Godzilla 2000 (PG)

Director: Takao Okawara. With Takehiro Murata, Naomi Nishida, Mayu Suzuki, Hiroshi Abe, Shir Sano. (97 min.) ** You want campy? Look no further than that great beast from Japan, Godzilla. The thick-skinned fella from the Toho film company swats away military missiles and tangles ferociously with an alien spacecraft. Only a scientist and his daughter who make up the Godzilla Prediction Network side with the radioactive lizard. The dubbed dialogue is as off-cue as ever, and the intentionally (we hope) terrible lines and super-fake special effects are side-splittingly funny. Amazingly, this movie stirs up some monster-size fun. By Katherine Dillin *1/2 Vintage Godzilla, hokey, better on TV.

Sex/Nudity: None. Violence: 24 scenes of campy, bloodless violence. Profanity: 8 instances, mostly mild. Drugs: 2 scenes with alcohol and tobacco.

The Opportunists (R)

Director: Myles Connell. With Christopher Walken, Peter McDonald, John Ortiz, Cyndi Lauper. (89 min.) **1/2 A safecracker, who's done jailtime, finds life as a law-abiding car mechanic doesn't pay the bills. When some local dim bulbs equally desperate for cash propose a scheme for unearned dough, the ex-con considers taking another crack at the crooked path. Not a whole lot happens here, but the gentle and humorous story is ultimately about charity. Walken makes this movie's little engine purr. By Katherine Dillin *** Amiable, modest, fun casting.

Sex/Nudity: None. Violence: 3 mild scenes of violence, including 1 scuffle with punches thrown and 2 instances of breaking and entering. Profanity: 22 expressions, some harsh. Drugs: 8 scenes with alcohol.

Ran (Not rated)

Director: Akira Kurosawa. With Tatsuya Nakadai, Satoshi Terao, Jinpachi Nezu, Daisuke Ryu. (160 min.) **** Reissue of Kurosawa's respected 1985 epic, which blends a lot of "King Lear" and a little of "Macbeth" into the story of a 16th-century lord who divides his territory among three sons with disastrous results. This isn't Kurosawa's most memorable film, but it stands with the most colorful and action-packed achievements of his extraordinary career. In Japanese with English subtitles

The Replacements (PG-13)

Director: Howard Deutsch. With Gene Hackman, Keanu Reeves, Brooke Langton, Jack Warden. (115 min.) * The heroes are a bunch of strike-breaking athletes who agree to replace a picketing football team. The movie is so vulgar and incoherent that even Hackman's gifts can't score a touchdown. Add the grotesque racial stereotypes, the irresponsible gunplay, the treatment of a bitter strike as an occasion for smirks and mockery, and the demeaning depiction of women, and you have a losing package all around.

Sex/Nudity: 3 instances of innuendo. Violence: 14 scenes with roughhousing, punches, and bar fights. Profanity: 88, mostly harsh. Drugs: 6 instances of drinking, 8 with smoking.

Saving Grace (R)

Director: Nigel Cole. With Brenda Blethyn, Craig Ferguson, Martin Clunes, Tcheky Karyo, Phyllida Law. (93 min.) ** Faced with overwhelming debts after her husband's untimely death, a feisty widow puts together her remaining assets - a flair for gardening and a few shady friends - and starts a marijuana farm in her greenhouse, hoping for a quick profit that will end her woes. Blethyn's lively acting and some visually amusing moments lend spice to this minor but engaging comedy. *** Likable characters, unexpected, chuckle-filled.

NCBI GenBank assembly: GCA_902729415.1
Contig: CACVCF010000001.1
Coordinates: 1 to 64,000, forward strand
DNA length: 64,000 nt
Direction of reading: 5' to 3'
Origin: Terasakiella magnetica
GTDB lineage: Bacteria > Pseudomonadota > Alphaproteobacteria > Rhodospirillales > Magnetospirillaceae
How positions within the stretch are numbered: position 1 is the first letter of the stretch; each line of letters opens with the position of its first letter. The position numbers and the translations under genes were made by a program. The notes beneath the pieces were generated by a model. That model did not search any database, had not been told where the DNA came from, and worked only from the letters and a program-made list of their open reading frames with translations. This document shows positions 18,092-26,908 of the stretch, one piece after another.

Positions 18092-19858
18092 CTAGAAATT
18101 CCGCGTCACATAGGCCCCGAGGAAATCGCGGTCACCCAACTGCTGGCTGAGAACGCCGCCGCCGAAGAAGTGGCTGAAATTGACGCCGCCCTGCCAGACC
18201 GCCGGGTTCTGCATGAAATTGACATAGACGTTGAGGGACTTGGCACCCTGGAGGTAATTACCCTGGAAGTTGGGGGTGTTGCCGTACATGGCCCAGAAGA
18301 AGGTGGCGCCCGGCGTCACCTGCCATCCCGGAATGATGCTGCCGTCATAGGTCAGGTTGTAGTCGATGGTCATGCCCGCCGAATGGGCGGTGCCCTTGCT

Sex/Nudity: 1 scene with nudity, 3 instances of innuendo. Violence: 4 scenes with violence, including a threat with a knife. Profanity: 28 expressions, many harsh. Drugs: 9 scenes with alcohol and/or tobacco, 6 with marijuana.

Space Cowboys (PG-13)

Director: Clint Eastwood. With Clint Eastwood, Donald Sutherland, Tommy Lee Jones, James Garner. (126 min.) *** Three aging test pilots undertake a NASA mission to repair a Soviet space satellite in orbit, uncovering a cold-war secret along the way. The story takes a while to get started, but the acting is lively, the special effects are snazzy, and the picture's last couple of minutes pack a bittersweet punch. It's not "Grumpy Old Astronauts," and that alone is cause for gratitude! *** Classy, fun, engaging, intelligent.

Sex/Nudity: 1 instance of mild nudity. Violence: 2 mild fistfights. Profanity: 83 expressions, only one of them harsh. Drugs: 4 scenes with alcohol.

Steal This Movie (R)

Director: Robert Greenwald. With Vincent D'Onofrio, Janeane Garofalo, Jeanne Tripplehorn. (108 min.) * D'Onofrio plays 1960s radical Abbie Hoffman, whose talent for guerrilla theater and love of left-wing causes made him one of the most colorful and influential members of the countercultural scene. Hoffman's ideas and exploits are certainly important enough to merit Hollywood's attention, but this superficial treatment makes so many dubious decisions - oversimplifying issues, for instance, so there'll be more time for high-flying emotion - that 1960s veterans may be moved to protest rather than praise.


(In Stores aug. 29)

The Big Kahuna (R)

Director: John Swanbeck. With Kevin Spacey, Danny DeVito, Peter Facinelli. (90 min.) *** Three businessmen face uncomfortable questions about their lives during a long evening in a hotel hospitality suite where they've gathered to give a sales pitch. There's nothing cinematic about this transplanted stage play, but good acting and pungent dialogue lend it more than passing interest. *1/2 Slow, subtle, insightful.

I Dreamed of Africa (PG-13)

Director: Hugh Hudson. With Kim Basinger, Vincent Perez, Eva Marie Saint. (112 min.) * Fact-based tale of a woman who moves from Italy to Kenya with her husband and young son, and faces more challenges than she ever expected. The filmmakers focus so exclusively on their attractive heroine that the picture loses any real connection with Africa.

The Next Best Thing (PG-13)

Director: John Schlesinger. With Madonna, Rupert Everett, Benjamin Bratt. (107 min.) * Madonna plays a not-quite-young woman who's afraid family life will pass her by, then discovers she's pregnant after a one-night fling with her best friend, a gay man. The movie has a well-meaning message about love and loyalty, but its good intentions sag as the story trades its air of mischievous comedy for trite sentimentality. *1/2 Lacks focus, disappointing.

Princess Mononoke (PG-13)

Director: Hayao Miyazaki. With voices of Billy Crudup, Gillian Anderson. (133 min.) *** In ancient Japan, a young warrior gets caught up in a struggle between warring communities and powerful forest spirits. More thoughtful and varied than the average Hollywood cartoon. **1/2 Ambitious, innovative animation, repetitive.

(c) Copyright 2000. The Christian Science Publishing Society

You've read  of  free articles. Subscribe to continue.
QR Code to The Monitor Movie Guide
Read this article in
QR Code to Subscription page
Start your subscription today